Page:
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References

  1. J. Yang, B. Erriah, C.T. Hu, E. Reiter, X. Zhu, V. López-Mejías, I.P. Carmona-Sepúlveda, M.D. Ward, and B. Kahr, "A deltamethrin crystal polymorph for more effective malaria control", Proceedings of the National Academy of Sciences, vol. 117, pp. 26633-26638, 2020. http://dx.doi.org/10.1073/pnas.2013390117

The small-molecule antiviral compound Molnupiravir: an exploration of its tautomers.

March 14th, 2021

For obvious reasons, anti-viral molecules are very much in the news at the moment. Thus Derek Lowe highlights Molnupiravir which is shown as a hydroxylamine, the representation originating from the Wikipedia page on the molecule.

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The chemistry of scents: Vetifer oil.

February 28th, 2021

I have occasionally covered the topic of colours here, such as those of flowers and minerals, since it is at least possible to illustrate these using photographs or colour charts to illustrate the theme. But when Derek Lowe took a break from his remarkable coverage of the COVID pandemic to highlight a recent article on the active smelling principle in Vetifer oil[1] I could not resist adding a tiny amount to his must-read story.

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References

  1. J. Ouyang, H. Bae, S. Jordi, Q.M. Dao, S. Dossenbach, S. Dehn, J.B. Lingnau, C. Kanta De, P. Kraft, and B. List, "The Smelling Principle of Vetiver Oil, Unveiled by Chemical Synthesis", Angewandte Chemie International Edition, vol. 60, pp. 5666-5672, 2021. http://dx.doi.org/10.1002/anie.202014609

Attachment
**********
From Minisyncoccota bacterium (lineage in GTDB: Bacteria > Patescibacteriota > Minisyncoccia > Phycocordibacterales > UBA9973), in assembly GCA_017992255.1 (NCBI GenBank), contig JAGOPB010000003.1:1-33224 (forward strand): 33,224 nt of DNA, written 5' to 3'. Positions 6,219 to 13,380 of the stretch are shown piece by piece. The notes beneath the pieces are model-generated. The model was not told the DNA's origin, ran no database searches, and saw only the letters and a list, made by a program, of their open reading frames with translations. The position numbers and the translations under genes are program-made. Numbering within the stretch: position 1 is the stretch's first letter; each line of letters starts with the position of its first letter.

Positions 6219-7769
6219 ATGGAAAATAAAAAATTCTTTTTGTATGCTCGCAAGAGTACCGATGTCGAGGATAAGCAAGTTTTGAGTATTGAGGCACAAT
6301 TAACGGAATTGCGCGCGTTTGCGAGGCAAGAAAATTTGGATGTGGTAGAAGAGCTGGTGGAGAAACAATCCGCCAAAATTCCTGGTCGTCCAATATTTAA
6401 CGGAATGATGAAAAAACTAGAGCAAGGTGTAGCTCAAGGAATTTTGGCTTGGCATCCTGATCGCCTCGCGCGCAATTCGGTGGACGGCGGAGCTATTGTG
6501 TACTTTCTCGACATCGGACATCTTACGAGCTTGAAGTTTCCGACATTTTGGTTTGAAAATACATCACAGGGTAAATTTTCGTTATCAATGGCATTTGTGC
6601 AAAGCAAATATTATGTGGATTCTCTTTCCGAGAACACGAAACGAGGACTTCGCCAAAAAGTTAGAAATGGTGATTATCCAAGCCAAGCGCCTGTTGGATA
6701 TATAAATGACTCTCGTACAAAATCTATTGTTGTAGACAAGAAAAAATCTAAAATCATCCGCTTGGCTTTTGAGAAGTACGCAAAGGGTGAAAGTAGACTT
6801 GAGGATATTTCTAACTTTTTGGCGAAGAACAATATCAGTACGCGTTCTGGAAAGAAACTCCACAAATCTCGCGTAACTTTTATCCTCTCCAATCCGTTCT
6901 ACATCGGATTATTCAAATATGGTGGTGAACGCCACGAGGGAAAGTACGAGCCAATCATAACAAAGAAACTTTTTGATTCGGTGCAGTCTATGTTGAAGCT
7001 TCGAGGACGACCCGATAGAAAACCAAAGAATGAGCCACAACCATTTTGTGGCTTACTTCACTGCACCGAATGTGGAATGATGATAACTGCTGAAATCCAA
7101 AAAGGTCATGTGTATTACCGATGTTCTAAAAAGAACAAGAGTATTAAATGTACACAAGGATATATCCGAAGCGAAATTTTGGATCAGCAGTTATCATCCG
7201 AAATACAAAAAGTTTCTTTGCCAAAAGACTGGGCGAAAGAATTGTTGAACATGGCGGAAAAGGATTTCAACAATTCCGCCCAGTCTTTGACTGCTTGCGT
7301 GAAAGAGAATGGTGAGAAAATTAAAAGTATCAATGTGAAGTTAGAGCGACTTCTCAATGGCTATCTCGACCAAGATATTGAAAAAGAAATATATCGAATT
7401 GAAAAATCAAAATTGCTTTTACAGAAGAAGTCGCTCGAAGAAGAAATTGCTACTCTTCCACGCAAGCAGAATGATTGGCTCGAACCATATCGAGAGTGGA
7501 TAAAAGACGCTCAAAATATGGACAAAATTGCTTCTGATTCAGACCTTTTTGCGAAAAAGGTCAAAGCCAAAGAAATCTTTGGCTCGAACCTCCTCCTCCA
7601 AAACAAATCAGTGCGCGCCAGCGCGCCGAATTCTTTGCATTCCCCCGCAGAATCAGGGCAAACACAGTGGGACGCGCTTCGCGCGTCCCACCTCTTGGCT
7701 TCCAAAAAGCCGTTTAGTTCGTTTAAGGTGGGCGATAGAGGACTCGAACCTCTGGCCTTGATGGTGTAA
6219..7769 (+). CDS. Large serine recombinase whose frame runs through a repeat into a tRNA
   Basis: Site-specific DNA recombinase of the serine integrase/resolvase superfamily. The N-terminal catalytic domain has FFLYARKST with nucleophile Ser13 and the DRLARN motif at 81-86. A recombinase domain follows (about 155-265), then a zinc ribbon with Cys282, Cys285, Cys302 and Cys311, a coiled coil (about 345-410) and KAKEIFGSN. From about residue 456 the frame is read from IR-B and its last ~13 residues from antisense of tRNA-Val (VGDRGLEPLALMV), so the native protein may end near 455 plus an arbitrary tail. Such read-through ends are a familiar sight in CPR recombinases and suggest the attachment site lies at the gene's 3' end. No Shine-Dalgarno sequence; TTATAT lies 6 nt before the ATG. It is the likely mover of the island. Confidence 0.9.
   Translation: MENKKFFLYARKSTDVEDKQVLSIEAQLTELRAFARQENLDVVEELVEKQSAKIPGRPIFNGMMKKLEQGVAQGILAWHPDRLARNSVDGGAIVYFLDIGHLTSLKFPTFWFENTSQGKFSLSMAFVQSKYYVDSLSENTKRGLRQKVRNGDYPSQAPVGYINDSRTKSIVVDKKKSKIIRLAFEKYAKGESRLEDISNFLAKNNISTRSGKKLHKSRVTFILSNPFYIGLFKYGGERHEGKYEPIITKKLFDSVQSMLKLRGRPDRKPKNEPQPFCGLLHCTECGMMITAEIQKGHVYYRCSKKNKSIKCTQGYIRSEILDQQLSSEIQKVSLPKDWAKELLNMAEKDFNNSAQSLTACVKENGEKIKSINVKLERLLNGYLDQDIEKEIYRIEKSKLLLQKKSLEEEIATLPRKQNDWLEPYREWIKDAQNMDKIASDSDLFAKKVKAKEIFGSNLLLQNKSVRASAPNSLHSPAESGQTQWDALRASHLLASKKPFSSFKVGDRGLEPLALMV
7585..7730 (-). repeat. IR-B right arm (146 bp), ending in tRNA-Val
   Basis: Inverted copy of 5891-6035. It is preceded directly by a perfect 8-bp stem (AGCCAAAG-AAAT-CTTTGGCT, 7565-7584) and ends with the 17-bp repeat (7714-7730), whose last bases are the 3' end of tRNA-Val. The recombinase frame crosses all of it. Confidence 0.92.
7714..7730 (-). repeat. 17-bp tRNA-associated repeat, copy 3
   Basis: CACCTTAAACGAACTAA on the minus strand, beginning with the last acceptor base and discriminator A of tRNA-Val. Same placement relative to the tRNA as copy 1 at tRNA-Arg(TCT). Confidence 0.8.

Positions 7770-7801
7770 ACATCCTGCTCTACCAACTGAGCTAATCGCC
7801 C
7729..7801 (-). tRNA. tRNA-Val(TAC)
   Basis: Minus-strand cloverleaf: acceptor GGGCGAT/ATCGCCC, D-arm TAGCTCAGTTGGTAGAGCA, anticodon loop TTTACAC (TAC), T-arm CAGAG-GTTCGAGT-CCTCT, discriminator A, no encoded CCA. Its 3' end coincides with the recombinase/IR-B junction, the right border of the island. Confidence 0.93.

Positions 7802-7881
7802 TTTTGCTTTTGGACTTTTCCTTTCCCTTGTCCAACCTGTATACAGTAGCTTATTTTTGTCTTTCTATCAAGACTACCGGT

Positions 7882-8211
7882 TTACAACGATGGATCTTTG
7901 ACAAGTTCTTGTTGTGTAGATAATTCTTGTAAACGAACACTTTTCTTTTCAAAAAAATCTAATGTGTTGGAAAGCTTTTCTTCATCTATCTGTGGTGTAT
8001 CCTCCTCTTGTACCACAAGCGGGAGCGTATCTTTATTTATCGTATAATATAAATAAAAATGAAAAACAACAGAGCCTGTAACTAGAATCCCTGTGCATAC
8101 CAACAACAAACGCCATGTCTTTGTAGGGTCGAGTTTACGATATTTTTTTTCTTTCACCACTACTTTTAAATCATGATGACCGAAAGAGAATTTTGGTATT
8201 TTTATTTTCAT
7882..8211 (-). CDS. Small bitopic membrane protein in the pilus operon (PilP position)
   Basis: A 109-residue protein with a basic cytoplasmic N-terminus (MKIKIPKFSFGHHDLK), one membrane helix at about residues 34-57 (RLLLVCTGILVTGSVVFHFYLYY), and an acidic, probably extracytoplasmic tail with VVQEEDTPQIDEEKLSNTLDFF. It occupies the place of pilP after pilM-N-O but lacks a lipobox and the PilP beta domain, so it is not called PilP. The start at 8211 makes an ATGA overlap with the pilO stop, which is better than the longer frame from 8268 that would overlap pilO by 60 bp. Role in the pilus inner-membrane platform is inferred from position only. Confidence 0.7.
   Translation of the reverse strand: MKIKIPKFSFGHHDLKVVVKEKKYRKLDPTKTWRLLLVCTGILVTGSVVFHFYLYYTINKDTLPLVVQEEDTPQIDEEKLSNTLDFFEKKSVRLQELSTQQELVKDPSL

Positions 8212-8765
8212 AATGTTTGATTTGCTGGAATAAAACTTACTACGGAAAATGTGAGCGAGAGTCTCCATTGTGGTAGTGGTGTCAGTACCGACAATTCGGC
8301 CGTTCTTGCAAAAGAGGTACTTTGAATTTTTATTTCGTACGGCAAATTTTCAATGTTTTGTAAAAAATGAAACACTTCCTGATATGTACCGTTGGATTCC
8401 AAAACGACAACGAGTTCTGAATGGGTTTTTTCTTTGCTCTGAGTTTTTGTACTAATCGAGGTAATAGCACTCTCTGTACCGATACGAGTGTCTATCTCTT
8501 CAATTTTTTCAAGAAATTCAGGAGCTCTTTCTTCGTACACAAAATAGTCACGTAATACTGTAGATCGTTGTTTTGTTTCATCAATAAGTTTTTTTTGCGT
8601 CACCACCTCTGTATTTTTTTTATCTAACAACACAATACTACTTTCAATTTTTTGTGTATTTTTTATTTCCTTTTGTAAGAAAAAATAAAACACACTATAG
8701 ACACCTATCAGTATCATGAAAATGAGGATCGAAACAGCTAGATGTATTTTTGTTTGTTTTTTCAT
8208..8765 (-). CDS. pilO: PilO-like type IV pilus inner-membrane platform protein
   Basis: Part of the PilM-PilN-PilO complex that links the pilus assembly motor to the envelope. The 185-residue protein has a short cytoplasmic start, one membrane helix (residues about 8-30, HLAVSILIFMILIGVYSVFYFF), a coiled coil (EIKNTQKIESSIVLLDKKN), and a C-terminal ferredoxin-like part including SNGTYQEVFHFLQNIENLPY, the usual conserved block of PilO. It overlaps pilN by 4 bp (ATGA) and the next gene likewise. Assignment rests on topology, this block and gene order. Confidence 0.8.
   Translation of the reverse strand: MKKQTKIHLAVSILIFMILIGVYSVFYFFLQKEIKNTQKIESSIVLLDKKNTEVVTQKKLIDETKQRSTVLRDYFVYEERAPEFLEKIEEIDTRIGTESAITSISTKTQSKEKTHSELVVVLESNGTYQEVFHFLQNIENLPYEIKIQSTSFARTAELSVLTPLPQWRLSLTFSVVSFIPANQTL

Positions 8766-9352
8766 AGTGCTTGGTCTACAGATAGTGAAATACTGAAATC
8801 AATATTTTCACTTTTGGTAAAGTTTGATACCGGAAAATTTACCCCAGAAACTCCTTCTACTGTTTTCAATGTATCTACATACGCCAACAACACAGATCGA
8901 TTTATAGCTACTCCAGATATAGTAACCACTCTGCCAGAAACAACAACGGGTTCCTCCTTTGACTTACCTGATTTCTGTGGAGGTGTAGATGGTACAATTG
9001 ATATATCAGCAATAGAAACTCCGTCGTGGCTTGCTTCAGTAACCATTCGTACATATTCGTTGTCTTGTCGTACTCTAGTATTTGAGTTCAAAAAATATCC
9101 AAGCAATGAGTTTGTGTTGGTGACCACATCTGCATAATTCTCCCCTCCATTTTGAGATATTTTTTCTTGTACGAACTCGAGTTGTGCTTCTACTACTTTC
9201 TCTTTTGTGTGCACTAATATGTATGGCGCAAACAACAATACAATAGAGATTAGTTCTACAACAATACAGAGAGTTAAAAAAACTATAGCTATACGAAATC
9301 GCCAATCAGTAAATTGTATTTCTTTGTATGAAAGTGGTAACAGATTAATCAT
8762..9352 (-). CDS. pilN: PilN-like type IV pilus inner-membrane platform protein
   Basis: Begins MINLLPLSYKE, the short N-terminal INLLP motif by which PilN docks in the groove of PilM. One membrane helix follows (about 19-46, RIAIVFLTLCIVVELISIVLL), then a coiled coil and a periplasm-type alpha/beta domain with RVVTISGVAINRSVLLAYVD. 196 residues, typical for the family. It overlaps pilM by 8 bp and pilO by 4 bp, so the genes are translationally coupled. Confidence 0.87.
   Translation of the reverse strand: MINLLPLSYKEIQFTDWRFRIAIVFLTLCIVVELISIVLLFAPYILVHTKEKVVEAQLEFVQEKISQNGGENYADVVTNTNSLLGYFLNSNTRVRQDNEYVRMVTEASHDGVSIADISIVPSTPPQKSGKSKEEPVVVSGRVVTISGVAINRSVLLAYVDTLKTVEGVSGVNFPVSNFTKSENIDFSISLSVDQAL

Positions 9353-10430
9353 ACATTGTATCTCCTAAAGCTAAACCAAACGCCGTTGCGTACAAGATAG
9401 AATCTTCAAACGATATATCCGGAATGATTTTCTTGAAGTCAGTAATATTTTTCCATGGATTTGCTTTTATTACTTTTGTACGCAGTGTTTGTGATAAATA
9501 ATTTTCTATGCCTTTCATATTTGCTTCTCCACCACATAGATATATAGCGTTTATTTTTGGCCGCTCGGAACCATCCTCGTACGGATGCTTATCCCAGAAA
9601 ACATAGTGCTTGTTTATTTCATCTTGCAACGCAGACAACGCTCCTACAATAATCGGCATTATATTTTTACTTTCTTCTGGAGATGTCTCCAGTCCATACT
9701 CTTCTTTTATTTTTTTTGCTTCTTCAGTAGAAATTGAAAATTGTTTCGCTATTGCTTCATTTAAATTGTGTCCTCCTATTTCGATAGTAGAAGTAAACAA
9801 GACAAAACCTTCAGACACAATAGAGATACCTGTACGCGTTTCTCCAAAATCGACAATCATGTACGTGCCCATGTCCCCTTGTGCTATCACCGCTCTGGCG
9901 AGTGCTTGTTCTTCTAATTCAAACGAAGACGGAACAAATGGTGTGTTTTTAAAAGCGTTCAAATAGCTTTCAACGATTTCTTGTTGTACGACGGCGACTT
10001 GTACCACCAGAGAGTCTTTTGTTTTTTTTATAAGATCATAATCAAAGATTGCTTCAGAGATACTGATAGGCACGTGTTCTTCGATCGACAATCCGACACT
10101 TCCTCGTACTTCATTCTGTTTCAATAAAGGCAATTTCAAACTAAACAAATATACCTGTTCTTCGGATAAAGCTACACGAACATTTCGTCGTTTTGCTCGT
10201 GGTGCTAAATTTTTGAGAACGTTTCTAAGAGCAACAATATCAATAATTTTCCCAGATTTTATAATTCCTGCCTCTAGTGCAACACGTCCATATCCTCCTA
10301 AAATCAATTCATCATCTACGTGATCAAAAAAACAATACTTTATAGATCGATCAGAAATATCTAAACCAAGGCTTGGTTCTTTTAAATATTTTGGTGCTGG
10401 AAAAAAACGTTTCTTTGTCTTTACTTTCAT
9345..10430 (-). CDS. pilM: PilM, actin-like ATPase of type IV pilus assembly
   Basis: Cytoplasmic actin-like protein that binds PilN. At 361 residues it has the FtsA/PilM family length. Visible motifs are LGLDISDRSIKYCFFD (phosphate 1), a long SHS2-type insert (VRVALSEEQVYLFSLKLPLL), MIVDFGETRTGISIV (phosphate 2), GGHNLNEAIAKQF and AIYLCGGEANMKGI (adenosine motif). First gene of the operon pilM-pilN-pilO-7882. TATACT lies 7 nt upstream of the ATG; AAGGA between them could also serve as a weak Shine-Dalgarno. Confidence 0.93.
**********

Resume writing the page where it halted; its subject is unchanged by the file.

Non-covalent-interaction (NCI) surfaces for two large annulenes (revisited).

February 7th, 2021

The last post addressed the concept of “steric clashes” in a pericyclic reaction transition state as an extension of the time honoured practice of building molecular models to analyse reaction outcomes. A modern computer generated model might express this in terms of a NCI (non-covalent-interaction) surface. A few posts ago, I had looked at some “molecules of the year” for 2020, one of which was a “figure-eight” twisted dodecaporphyrin in which an aspect of the reported[1] geometry had struck me as potentially lacking features due to the so-called non-covalent dispersion or van der Waals attractions. So I am revisiting here by adding the NCI surface for this molecule and one other.